Video: 📱 When Should You Raise the Price of Your App?
Hey! This is the Daily Overpass! My name is Eric and I make apps! Now today, let's ask the question "When should you raise the price of your app?" Okay, so today, I'm coming to you from Snelsmore Common. It's like this Nature Reserve, like this Park, like 20 miles from the office. But I thought I would start off this week with a, you know, just to get out a little bit, take the car out to a little bit of montage at the beginning, you know, that kind of stuff I like to do. Alright, so today, I want to talk about pricing, uh, just both services and and products. So, first of all, last Thursday I was telling you about how earlier in the week I was talking to a prospect and I was – and I gave – we talked about his app and all the stuff he needed done.
And I gave a ballpark figure and he said the words that I'd hate to hear. He said, "Actually, your prices are way lower than the other developers I spoke to…" which just – it messes with my head because first of all, I don't want to be the budget guy, alright? That's my first thing. Well, I don't want them to go based on price. I don't want price to be an issue. Price is always an issue, but I want them to go based on on the competence and all that kind of stuff. So that kind of threw me a little bit. And I also start thinking, hey wait a second. I might not see – is there is there an aspect of this project that I'm not seeing? And then I start to reevaluate but sometimes, developers they just charge less, they either they could do it faster, it doesn't take them as much, they might have the reasons. They're developers might charge less, all this kind of stuff. So, it's always good to get more than one quote. But I don't like hearing that. The thing is the same thing happened on Friday.
I was talking to somebody else and a completely different prospect, they said the same thing. "Oh, wow! That's really reasonable cuz everybody else I've been speaking to and they want to charge a lot more than that!" So anyway, I'm kind of having this confidence thing going on at the moment. So, you know, I have to reevaluate some things. I think I might just raise the rates a little bit and see what happens. Because back when I started off with apps, the same kind of thing happened there. Like when I first released Ear Spy, I released it on the Google Play and on iTunes. Back then I didn't use in-app purchases. I just had the free version and the little thing in there saying if you like it then go – buy the paid version. And the paid version I released for 99 cents on iTunes, the lower tier and I released for 99 cents, well, 69 p99 cents on Google Play. And the only reason I really said it because I thought that was standard. I thought all I need is like 300 people to buy on a day and that would be great! Or a thousand people or whatever.
What I found was my revenue was not really that great, so it was like a year. I just kept it that way and then somebody suggested, "you know, have you thought of increasing the price?" And I thought, "well, I don't know. I don't know if that's what I would pay." So, this is kind of – a lot of things what I paid when I do pricing. I think, well, what would I pay for this and you know, there are people out there who pay more than I would. People who are more affluent and everything. So, I doubled the price and then I tripled the price, then I quadruple the price. I was selling it for like three – three pound ninety-nine in the UK, I think four pounds – four dollars and ninety-nine in the US. And eventually I found that – you know, I was playing around with the price and tried to get – I was at the point where I raised it so high that I was making less money, but it – but I got to the point where I raised it, I think, it was like – I think for me, $2.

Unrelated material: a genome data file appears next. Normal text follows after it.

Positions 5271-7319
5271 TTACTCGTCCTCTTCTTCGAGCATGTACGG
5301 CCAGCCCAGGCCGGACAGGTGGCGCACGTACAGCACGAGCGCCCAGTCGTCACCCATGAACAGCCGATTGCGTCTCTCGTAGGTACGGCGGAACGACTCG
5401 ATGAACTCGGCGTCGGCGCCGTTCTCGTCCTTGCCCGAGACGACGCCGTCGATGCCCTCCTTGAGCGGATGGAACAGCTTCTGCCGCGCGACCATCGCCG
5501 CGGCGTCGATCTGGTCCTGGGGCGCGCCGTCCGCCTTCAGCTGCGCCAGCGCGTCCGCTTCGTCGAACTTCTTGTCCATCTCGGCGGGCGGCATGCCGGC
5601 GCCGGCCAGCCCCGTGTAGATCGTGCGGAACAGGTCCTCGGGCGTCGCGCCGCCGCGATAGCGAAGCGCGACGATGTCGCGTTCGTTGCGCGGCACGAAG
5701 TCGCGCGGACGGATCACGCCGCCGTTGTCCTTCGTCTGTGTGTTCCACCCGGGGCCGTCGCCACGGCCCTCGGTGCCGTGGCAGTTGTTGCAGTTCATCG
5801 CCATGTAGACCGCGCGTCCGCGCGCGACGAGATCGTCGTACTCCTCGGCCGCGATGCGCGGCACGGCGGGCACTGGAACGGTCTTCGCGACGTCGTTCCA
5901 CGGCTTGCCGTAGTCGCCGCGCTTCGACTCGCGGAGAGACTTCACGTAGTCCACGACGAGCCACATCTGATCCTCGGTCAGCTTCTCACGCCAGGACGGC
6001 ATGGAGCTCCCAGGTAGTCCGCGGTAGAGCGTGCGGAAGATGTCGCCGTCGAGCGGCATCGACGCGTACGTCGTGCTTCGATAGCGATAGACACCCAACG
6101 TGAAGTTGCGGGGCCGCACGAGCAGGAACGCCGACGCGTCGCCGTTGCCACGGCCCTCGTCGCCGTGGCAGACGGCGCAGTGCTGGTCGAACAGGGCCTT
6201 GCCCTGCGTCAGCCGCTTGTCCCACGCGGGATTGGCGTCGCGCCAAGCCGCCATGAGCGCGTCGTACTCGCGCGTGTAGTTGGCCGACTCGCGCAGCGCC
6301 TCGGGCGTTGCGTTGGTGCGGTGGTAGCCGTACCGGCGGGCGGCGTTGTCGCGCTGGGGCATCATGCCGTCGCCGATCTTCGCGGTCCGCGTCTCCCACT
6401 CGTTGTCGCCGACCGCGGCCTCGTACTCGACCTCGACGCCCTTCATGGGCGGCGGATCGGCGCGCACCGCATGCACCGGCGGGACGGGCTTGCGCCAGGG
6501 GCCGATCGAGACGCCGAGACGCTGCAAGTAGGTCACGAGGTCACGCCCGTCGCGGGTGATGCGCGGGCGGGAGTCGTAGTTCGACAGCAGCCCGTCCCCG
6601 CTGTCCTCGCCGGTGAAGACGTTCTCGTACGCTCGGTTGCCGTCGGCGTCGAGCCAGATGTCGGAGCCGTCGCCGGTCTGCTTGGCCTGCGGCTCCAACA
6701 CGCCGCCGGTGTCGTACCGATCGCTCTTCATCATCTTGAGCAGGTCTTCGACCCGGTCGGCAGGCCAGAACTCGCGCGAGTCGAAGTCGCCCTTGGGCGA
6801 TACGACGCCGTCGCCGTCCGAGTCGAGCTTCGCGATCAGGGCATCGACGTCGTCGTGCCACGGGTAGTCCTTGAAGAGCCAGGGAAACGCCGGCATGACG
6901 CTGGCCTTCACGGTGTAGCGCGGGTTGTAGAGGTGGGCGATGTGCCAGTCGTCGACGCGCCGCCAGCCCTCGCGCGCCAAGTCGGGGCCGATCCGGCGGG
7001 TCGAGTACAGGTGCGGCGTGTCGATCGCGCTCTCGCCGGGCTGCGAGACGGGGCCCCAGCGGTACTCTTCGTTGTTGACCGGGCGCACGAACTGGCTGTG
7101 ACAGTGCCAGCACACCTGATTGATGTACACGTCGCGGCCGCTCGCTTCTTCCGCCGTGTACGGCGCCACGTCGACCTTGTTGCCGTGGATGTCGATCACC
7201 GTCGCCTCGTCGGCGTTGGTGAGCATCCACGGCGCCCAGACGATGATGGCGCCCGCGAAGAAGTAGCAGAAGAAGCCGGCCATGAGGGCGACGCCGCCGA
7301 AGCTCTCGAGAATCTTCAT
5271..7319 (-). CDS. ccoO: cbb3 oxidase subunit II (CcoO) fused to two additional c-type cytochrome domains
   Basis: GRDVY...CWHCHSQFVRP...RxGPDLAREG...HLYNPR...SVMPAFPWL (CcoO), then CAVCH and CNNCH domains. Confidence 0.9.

99, I think that was the ideal. I was making the same amount of money, fewer purchases, but so that means fewer support issues, fewer complaints, fewer people saying that doesn't work on my phone. But I was still getting the same kind of revenue and this is kind of the way we want to go with the services as well. And you know, a lot of new developers they just say – they just go for the lowest price. They think if it's cheap, people will buy it. But it's not, that's never usually the case. It's like, you know, once going from free to one cent is a bigger jump than going from $1 to $3 because it involves putting in your credit card details or going through and do the approval making any kind of purchase. But going between free and making any kind of purchases is a lot more of a jump than making just increasing the price. So, I mean, this was something that it really increased my revenue, it lowered my – the amount of support that we had to do and this is something that the app is selfless standalone. I didn't have to worry about server costs or anything like that.
Every time we have to do something like that, of course, we want to raise a price and find that happy medium. There are people who have to come to the terms with the fact there are people out there who will pay more than I would for the services that I that I could offer. So, anyway, I hope that helps you a little bit. If you're somebody who's started selling your apps at the lowest price, and you're not making the kind of revenue you want, it usually helps to try to play with that a little bit and try it coz eventually you get to that what economists called the "point of diminishing returns" where you raise this so high that you're just not making the same amount of revenue, but you want to raise it enough so that you're making the same revenue, fewer purchases, well, hopefully more revenue obviously. But, you know, the same amount of purchases and to really get out there and do that. So anyway, I hope that helps a little bit today. I hope you, guys, have a great week. And that's it for today. I'll talk to you tomorrow.